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The Digital Pilgrimage | Reimagining Commemoration in the Classroom

The Digital Pilgrimage | Reimagining Commemoration in the Classroom

The Digital Pilgrimage | Reimagining Commemoration in the Classroom

How can digital technology empower students to better understand, investigate and commemorate complex historical events?

To mark the 105th anniversary of the Battle of Vimy Ridge in April 2022, the Vimy Foundation, together with Veterans Affairs Canada and the NFB, launched a new multimedia experience entitled Vimy: A Living Memorial. One of its two core components, The Digital Pilgrimage, was created in close partnership with the NFB and web designers from mirari and La Boîte interactive. Centered on the values promoted by the Canadian National Vimy Memorial, this project features testimonies from people whose lives were transformed by war and conflict, from the trenches of Europe to Afghanistan. It explores the intimate relationship we all have with war and conflict: our fears, our traumas, our hopes.

The Digital Pilgrimage

Applying immersive digital technology to modern commemoration efforts was a driving force in the development of The Digital Pilgrimage. Such technology helps bring a new dimension to the experience and act of commemoration—at once deeply personal and universal. The featured testimonies connect to timeless themes symbolized by the Vimy Memorial, including peace, justice, charity and sacrifice, among others.

Innovative commemorative projects require innovative teaching tools to bring them into the classroom. The Digital Pilgrimage lesson plan encourages students to collaboratively investigate the testimonies and themes by creating an interdisciplinary multimedia presentation incorporating art, literature and music. Designed for Grades 9–12 or Secondary III–V, the “big idea” behind the presentation is to help students understand the personal and intergenerational impact of war and conflict on people in Canada, past and present. Students are guided by the following inquiry questions: How might we investigate, understand and commemorate Canadian experiences with conflict? What are the lasting effects of conflict for people in Canada? What role do oral histories and testimonies have in research?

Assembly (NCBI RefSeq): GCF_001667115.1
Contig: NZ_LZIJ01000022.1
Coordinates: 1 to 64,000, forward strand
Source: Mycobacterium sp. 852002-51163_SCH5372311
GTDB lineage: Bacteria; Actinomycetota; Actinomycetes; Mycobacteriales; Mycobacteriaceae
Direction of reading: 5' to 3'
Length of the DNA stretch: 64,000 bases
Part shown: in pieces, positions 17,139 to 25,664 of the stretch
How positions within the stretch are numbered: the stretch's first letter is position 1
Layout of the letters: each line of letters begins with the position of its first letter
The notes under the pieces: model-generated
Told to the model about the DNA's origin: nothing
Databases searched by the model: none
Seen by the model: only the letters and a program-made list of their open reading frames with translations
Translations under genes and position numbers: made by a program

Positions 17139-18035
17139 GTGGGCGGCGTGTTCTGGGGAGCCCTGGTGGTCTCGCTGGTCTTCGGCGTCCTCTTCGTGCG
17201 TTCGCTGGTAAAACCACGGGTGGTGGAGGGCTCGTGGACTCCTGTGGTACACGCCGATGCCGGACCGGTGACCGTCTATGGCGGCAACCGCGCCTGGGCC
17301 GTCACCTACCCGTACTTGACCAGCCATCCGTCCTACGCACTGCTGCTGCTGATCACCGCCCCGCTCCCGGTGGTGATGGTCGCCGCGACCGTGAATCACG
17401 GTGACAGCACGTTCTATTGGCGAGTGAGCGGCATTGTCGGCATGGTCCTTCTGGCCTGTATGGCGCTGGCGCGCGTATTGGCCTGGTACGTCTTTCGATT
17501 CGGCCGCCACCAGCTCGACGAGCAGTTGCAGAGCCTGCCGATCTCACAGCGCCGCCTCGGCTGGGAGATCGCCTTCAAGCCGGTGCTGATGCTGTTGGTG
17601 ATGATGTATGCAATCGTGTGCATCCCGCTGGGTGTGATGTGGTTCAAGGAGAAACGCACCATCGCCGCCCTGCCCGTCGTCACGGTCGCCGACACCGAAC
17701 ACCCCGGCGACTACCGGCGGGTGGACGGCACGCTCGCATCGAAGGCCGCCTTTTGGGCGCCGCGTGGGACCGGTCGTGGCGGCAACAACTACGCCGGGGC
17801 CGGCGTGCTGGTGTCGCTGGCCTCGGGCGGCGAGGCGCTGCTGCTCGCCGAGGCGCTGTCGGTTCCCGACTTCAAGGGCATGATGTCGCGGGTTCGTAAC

Making historical connections through multimedia

The lesson plan asks students to develop a thesis about their chosen theme and creatively use multimedia evidence to support their argument. The plan includes a description, task sheet for students, and a grading rubric, all of which can be adapted to suit the needs of the class. At each stage of their presentation, students make connections to the Historical Thinking Concepts and document their research and creative processes. In doing so, they further develop their analytic, critical-thinking, interpretive and multimedia skills.

The Digital Pilgrimage can be enjoyed by anyone who is interested in history, sociology, political science, and commemoration. It is a valuable teaching tool, presenting raw historical data in a way that is accessible for youth thanks to the use of innovative technology. Guided by the lesson plan, youth find new ways to understand and analyze primary sources and oral testimonies, as historians do on a daily basis.

Alicia Dotiwalla is the Education Lead at the Vimy Foundation. She has worked in public history for more than a decade, and is passionate about history, education and the power of individual and community stories.

Guillaume Bouchard is the Communications Coordinator at the Vimy Foundation. Guillaume is also a historian and a proud supporter of issues related to education.

Pour lire cet article en français, cliquez ici.

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